Southern Historical Society Papers, Volume 37. (ed. Reverend J. William Jones), Index. (search)
mmodore, 59. Basseler J. H., 266. Battine, Capt. Cecil 112. Bayne, Lt. Col. T. R., 16. Bethesda Church, Battle of 236 Bidgood, Adjutant Joseph V., 319. Black Eagle Company, Roster of, 52. Blockade running, 3. Bloody Angle, Battlefield of, 164. Blunt, killed, Private, 200. Breathed, Jim, 25. Breckinridge, Gen. J. C., 247. Brehm Henry G., 266. Broun, Col. W Leroy, 16. Broun, Major Thos. L., 349. Brown, Col. J. Thompson, 64. Buchanan, Capt. 40. Bulloch, Capt., 49. Bryan, Joseph, his service in Mosby's Command, 348. Cabell, Gen. W. L. 255. Carey, Misses made Confederate flag, 256. Carter, Lt. Robert. 50. Carrington J. McDowell, 337. Cemetery Ridge, 150 Chambersburg, The burning of, 152, Christian, Col. C. B.. 236. Clay, Clement C., 249. Cobb, Gen. Howell, 18. Cold Harbor, Recollections of Second Battle of, 319. Color Episode of the 149th Pennsylvania Volunteers, 266. Cloyd's Mountain, Recollections of Bat
Patriotic Contribution. Since our last report, the following contributions for the army have been registered by Colonel J. B. Jones, at the Passport Office: A. Rouse and E. H. Batts, $600, clothing to 3d North Carolina Regiment. Merrit Burgen, $2,000, clothing to 6th and 12th North Carolina. J. Bason, $2,800, clothing to 6th North Carolina State troop. J. C. Brown, $2,285, clothing to same. F. H. Barbour, $200, clothing to 6th South Carolina. Mr. Bulloch, $200, clothing to 13th North Carolina. J. E. Karmer and B. B. Whittaker, $600, clothing to 3d N. Carolina State troops. R. W. Daniel, for ladies of Weldon, $600, clothing to 1st North Carolina. H. H. French, $300, clothing to 13th Virginia. L. W. Galbraith, $5,261, clothing to 11th Mississippi. Dr. Greenwood, $500, clothing to Confederate troops. H. H. Kemp, $3,923, clothing to Cobb's Regiment, Georgia troops. H. A. Lockett, $600, clothing to 18th and 38th Virgini
et, so they took the boat up the creek about a half mile, and, discovering the enemy right abreast of them, pulled the ring out of the boat and made through the marsh for the woods. During the exchange of shots between the enemy and our steamers, they returned to the beach to witness the result. Two of the crew, alluded to above, strayed from the rest, and were heard to hail one of the Federal steamers and to give other signals to come ashore; the rest having no weapons, save one pistol, then repaired to Doyal's place on the southern end of the Island, where they made a fire and remained till morning. On Tuesday, about 2 o'clock, they went to the middle settlement, where, finding an old batten, two of the party were sent to Ossiltouis in search of a larger boat. They returned next morning at 8 o'clock, and about 11 o'clock, Major Anderson and Capt. Bulloch, who had gone in search of them with provisions came up with and brought them safely to Franklin's landing at Skidaway.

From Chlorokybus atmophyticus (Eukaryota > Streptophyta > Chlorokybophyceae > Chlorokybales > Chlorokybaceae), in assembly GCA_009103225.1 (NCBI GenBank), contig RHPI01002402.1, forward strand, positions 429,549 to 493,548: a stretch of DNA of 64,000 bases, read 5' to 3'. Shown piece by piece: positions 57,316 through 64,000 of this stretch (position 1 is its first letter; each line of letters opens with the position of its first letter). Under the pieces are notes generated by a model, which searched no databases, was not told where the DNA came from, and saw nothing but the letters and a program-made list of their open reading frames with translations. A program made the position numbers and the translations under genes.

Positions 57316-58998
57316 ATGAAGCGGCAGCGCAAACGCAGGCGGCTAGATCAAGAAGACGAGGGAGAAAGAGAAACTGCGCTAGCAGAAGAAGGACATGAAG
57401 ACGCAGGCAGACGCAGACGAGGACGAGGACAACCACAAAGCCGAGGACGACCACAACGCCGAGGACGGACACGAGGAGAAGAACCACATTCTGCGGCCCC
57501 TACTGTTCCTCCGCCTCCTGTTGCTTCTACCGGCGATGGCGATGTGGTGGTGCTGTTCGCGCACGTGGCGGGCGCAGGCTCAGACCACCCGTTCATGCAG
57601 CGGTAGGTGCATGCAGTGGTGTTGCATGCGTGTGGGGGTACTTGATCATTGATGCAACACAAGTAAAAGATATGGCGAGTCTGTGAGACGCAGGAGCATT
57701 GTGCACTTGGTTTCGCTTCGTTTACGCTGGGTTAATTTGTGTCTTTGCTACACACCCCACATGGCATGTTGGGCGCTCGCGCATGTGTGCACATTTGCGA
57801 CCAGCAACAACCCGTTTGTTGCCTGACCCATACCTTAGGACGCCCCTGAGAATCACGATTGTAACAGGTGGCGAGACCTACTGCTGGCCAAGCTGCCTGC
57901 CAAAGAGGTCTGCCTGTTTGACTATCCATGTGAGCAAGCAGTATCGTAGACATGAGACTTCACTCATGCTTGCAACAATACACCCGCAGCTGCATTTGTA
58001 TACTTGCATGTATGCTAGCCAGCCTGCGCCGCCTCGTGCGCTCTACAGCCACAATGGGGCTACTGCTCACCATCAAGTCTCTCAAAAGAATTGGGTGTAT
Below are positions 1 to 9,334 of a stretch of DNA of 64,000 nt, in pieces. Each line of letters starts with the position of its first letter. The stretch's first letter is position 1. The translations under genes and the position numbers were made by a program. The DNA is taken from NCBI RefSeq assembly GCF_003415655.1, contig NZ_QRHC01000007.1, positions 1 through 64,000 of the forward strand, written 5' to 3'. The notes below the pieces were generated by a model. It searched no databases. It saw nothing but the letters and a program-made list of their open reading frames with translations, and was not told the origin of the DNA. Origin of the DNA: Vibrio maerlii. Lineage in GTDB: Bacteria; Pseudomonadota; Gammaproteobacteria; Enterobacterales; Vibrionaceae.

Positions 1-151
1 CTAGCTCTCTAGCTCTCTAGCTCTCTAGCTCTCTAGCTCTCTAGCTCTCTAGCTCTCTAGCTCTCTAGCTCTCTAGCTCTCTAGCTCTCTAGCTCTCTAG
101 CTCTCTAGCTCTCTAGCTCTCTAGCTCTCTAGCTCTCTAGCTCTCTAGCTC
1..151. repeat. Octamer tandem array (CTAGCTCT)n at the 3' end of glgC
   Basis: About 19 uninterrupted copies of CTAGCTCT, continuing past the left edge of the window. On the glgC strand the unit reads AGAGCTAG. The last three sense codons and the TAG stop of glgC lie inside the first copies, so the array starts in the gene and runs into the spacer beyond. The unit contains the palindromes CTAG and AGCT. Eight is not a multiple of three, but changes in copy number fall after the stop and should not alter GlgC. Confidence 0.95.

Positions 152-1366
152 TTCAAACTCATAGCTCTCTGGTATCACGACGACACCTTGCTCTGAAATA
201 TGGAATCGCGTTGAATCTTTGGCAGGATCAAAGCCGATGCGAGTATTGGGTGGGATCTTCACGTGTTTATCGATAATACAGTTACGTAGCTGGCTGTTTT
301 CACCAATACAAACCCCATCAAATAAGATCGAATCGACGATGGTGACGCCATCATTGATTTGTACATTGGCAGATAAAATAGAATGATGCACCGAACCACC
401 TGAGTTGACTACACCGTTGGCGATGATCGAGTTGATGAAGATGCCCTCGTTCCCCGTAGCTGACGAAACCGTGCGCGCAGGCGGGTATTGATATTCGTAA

ing, but, under purchases to fill "short" contracts, it advanced from 196 to 199, and closed at 198 8 8. The purpose of General Grant's visit to Washington having been accomplished, he returned to his headquarters on Saturday. Ex-Governor Jared W. Williams, of New Hampshire, died at Lancaster, in that State, on the 29th ultima. The venerable mother of General John C. Breckinridge, of the Confederate army, died in Baltimore on the 8th. She had resided with her son-in-law, Rev. Dr. Bulloch, of the Franklin Street Presbyterian Church, for the past two or three years. Count Joannes appeared before Judge Daly, in New York, on the 10th, and asked for an order to examine Horace Greeley in the libel suit which he has brought against the editor of the Tribune for an article reflecting upon the plaintiff's ability as a dramatic critic. General Burbridge has sent to Mr. Stanton his official report of his recent raid from Kentucky into Southwestern Virginia, and it is a m